Ayse Yazir of Bench Walk Advisors Talks About Diversity and Leadership
Ayse Yazir of Bench Walk Advisors has been selected as a finalist for the Woman of the Year award under the Outstanding Leaders category for the Women and Diversity in Law Awards. She is the only funder to be nominated for this prestigious award. We spoke to Ayse about the nomination, her leadership style, the importance of mentorship and more.
Can you tell us about your role as the Head of Origination at Bench Walk Advisors and the team you lead?
Bench Walk only employ eleven people globally; since our team is small, we have to do a bit of everything, such as origination, execution and due diligence.
I oversee our global origination, bringing insolvency and commercial cases, from arbitration to class actions. I review the matters, and in some cases, I am involved in the execution, insurance and monitoring process. We also have Nick Sage in New York, who covers the US alongside Stuart Grant, with Hasan Tahsin Azizagaoglu, Mike Cumming-Bruce, Adrian Chopin and me covering the UK.
What qualities do you think to make a good leader? Is there anyone you look up to as an ideal leader? What memorable lessons did you learn from them?
You should monitor your juniors, discover their strengths and weaknesses, and when necessary push them out of their comfort zone. I always take juniors to my meetings and work closely with them. But remember sometimes it’s best to take a step back and allow them to develop their own style.
I am fortunate to work with two excellent leaders at Bench Walk Advisors. Stuart Grant and Adrian Chopin have been very supportive of us, and I have learned so much from these two incredibly smart individuals. They have always been patient, listened to our views, and supported our development. We are all very lucky to work at Bench Walk.
What is your leadership style? How do you keep your team motivated?
I am hands-on, and my style changes according to team members’ personalities. Some of them learn new things very quickly; in that case, I step back, while some members might need more support. I remember to praise my team members when they do something good, especially if it’s out of their comfort zone, and encourage them to take on more responsibilities.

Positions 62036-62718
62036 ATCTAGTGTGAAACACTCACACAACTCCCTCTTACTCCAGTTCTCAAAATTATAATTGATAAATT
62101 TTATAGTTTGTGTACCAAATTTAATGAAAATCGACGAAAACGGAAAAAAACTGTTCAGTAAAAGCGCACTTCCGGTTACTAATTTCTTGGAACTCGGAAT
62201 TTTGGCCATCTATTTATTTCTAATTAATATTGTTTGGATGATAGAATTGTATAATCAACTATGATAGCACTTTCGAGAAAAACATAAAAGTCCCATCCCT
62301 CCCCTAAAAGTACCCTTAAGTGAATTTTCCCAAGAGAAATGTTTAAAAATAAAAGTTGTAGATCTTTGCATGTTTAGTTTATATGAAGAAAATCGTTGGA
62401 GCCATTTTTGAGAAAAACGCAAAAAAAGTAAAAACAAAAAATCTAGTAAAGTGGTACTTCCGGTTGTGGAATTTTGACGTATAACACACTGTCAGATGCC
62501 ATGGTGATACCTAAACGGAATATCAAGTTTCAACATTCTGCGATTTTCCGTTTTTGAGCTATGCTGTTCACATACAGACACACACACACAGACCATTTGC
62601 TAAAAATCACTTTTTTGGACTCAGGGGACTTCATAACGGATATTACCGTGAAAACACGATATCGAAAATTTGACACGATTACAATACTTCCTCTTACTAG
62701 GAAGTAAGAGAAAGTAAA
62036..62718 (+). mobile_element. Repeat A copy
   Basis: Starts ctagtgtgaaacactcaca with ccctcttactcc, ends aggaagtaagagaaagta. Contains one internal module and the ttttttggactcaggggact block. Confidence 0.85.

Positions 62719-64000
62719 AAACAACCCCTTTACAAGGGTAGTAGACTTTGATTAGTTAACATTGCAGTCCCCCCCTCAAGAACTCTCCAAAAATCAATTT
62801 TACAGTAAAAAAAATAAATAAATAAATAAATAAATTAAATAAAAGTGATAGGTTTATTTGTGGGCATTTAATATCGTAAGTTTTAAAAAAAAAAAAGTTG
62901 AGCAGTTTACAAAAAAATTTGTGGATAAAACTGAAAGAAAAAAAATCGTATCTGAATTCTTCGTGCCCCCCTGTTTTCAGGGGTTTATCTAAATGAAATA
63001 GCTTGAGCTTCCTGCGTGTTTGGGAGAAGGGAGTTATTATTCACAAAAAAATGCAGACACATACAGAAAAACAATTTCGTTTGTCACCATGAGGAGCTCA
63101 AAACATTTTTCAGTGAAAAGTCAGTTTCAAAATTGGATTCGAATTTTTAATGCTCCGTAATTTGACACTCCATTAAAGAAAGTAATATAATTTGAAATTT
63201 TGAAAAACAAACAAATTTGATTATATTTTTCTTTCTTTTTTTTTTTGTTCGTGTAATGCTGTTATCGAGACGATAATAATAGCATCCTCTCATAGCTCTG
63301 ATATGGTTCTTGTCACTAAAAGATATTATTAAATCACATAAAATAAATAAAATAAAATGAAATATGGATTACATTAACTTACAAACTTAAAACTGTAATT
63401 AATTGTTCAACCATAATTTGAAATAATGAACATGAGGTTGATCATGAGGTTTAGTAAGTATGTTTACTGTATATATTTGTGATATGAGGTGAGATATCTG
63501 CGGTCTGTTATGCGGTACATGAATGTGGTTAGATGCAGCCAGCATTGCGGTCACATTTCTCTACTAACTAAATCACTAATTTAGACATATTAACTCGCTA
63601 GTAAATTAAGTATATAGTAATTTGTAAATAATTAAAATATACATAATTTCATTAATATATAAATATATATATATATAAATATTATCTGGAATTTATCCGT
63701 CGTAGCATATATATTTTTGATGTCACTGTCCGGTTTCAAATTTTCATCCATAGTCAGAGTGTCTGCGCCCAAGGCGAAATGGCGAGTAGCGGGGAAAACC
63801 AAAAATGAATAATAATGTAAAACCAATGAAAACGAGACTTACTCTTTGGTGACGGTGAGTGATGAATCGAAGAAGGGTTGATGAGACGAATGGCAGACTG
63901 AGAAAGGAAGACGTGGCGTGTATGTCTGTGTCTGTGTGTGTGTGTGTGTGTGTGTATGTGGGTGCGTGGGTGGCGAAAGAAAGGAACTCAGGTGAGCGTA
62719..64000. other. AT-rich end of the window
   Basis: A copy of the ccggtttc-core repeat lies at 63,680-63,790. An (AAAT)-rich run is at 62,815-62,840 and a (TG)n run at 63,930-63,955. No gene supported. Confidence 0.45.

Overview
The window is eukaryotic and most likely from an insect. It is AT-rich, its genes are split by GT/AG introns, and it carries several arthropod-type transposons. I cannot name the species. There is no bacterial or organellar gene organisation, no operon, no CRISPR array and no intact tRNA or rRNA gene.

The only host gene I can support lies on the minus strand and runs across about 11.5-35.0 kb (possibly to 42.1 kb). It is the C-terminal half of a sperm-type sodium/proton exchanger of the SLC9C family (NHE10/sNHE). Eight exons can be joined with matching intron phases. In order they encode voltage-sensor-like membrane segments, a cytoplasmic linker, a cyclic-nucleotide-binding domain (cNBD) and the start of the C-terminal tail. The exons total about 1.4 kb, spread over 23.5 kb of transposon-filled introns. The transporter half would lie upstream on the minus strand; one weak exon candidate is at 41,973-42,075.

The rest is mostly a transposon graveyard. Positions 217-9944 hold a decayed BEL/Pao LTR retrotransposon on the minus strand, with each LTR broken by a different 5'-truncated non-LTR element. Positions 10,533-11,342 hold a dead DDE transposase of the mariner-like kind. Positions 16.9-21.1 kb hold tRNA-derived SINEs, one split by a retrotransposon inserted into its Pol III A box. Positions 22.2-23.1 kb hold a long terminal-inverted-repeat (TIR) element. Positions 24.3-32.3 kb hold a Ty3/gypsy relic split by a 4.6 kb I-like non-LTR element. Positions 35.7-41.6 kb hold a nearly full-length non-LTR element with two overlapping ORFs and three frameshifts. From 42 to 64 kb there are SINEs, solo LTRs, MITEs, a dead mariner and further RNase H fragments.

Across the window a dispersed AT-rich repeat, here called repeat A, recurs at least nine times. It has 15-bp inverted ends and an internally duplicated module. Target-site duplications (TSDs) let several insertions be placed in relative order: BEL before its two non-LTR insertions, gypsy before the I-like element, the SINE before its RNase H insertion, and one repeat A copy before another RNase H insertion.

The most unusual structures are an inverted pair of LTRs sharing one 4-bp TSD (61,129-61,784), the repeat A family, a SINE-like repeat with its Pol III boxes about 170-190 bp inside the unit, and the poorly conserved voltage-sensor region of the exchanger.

My team is very motivated because we do not compete internally at Bench Walk. If Bench Walk wins, we all win. We are like a family; we help each other, teach each other, and after work you will often find us socialising together.
How important do you believe mentorship is in the legal/litigation finance community? Did you have any particularly exceptional mentors when you were coming up in the industry?
It is essential. In previous jobs I have wanted to find a mentor, but couldn’t. I find people are good at giving critical feedback during meetings when you are more junior, but they fail to give you constructive guidance or share their knowledge. You need leaders that are confident enough to open the door, push you in front of the audience and let you flourish while giving you support when you need it.
Stuart Grant and Adrian Chopin are my mentors at Bench Walk. I am also lucky to have external mentors such as Natasha Harrison, Katrina Dewey, Andrew Clarke, Jane Colston and many more impressive individuals. I try to learn from everyone.
What was your first/most memorable job prior to joining Bench Walk?
I come from a ‘regular’ civil servant family in Turkey, so when I decided to do a law conversion course in the UK I had to self-fund my education and living expenses. My first job was working as a waitress/kitchen porter on the weekends and as a sales advisor during the week. I had a year off and worked seven days a week before my law conversion course.
Both jobs were great, as a sales advisor I learned to listen and read people’s body language. Working as a waitress and kitchen porter made me appreciate my dishwasher more than anything!
In my funding role, especially in origination, the most important skill I have is listening and implementing the type of funding based on their needs.
How important do you believe diversity is to the overall health of a legal organization?
It is essential. However, when it comes to diversity, one of the things people overlook is that not only your employee’s gender or ethnicity should be diverse, but also their backgrounds. For example, you can employ various genders and races, but if they all went to the same schools and grew up in the same manner, you will not benefit from a truly diversified workplace because everyone will largely think in the same way.
One of the struggles I experienced when joining this market was overcoming people’s preconceptions based on my background, not being Turkish in itself. I know many Turkish lawyers who were born and grew up here and did not encounter any issues. I attended a university in a different country alongside my diverse (and some would see as unusual) work experience and upbringing. It took me a long time to be accepted by employers, to convince them I could be as good as someone who matched their usual tick list.
What advice do you have for women lawyers/funders looking to take on a leadership role and add value to their firms?
They should have confidence, assist junior women regardless of which funder they work for, and mentor them. It is one of the main things promoted in the London Women of Litigation Funding group.